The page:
IV. CONCLUSIONS A P (Py)/P (NMP)/pTS composite film has been successfully synthesized by electrochemical technique. The process parameters were suitably optimized to support enzymatic activities for biosensing applications. Glucose Oxidase was immobilized by cross linking (via glutaraldehyde) on the composite matrix for fabrication of a glucose sensor electrode. The sensor exhibited an excellent linearity and fast sensing response to glucose concentration of 0-50mM which is a highly dynamic range suitable for medical diagnostics. A comparative study showed that the sensor operates better in phosphate buffer atmosphere than in acetate buffer. The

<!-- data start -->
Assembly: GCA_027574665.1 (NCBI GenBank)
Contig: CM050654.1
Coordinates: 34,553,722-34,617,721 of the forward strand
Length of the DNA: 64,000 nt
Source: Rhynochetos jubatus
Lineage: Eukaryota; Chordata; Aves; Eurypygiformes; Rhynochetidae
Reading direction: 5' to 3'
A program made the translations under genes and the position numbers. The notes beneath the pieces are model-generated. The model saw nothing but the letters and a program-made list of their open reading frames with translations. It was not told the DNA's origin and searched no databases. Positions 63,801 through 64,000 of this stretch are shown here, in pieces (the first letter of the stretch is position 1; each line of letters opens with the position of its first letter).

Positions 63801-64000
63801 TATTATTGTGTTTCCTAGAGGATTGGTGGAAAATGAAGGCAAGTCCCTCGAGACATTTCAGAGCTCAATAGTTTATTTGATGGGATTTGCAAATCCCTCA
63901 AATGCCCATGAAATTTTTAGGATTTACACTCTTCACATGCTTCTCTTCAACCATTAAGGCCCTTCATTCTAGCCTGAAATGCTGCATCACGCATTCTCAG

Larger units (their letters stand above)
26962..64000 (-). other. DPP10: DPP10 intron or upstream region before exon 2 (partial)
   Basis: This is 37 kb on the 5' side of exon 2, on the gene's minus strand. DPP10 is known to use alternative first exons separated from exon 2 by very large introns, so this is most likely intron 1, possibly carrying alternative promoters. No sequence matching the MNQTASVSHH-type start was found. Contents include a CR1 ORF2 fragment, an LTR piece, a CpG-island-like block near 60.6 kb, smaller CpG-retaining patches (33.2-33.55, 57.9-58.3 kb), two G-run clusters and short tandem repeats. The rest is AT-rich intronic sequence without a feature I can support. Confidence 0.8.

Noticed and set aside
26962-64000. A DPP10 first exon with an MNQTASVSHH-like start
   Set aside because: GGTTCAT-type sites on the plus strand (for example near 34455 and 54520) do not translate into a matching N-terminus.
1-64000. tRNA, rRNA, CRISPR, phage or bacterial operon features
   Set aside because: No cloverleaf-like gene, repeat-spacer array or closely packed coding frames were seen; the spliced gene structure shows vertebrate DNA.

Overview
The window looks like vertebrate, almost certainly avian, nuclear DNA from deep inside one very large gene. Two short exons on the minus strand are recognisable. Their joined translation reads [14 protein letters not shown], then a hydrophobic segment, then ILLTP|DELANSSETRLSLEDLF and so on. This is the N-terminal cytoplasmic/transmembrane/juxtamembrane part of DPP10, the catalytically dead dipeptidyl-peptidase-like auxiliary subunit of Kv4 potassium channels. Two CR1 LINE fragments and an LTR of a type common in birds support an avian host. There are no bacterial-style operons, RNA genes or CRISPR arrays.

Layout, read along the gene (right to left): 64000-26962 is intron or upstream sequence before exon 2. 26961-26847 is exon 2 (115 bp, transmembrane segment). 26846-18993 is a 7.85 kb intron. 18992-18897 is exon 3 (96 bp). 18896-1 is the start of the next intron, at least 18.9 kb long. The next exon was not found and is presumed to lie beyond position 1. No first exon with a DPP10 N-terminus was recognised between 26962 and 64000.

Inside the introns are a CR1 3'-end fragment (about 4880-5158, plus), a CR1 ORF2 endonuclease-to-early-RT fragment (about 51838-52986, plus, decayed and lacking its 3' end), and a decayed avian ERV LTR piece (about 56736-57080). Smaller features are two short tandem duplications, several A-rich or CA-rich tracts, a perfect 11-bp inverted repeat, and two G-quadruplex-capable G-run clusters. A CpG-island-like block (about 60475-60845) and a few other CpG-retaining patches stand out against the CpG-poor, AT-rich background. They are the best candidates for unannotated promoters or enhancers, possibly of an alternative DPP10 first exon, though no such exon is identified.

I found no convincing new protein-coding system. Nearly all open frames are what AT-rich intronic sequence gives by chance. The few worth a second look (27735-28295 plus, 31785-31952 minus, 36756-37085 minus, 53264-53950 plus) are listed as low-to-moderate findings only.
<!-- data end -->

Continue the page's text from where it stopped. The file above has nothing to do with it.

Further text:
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International Journal of Material Science

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composite structure of P (py)/P (NMP) with pTS as a dopant showed an excellent durability of the sensor.

REFERENCES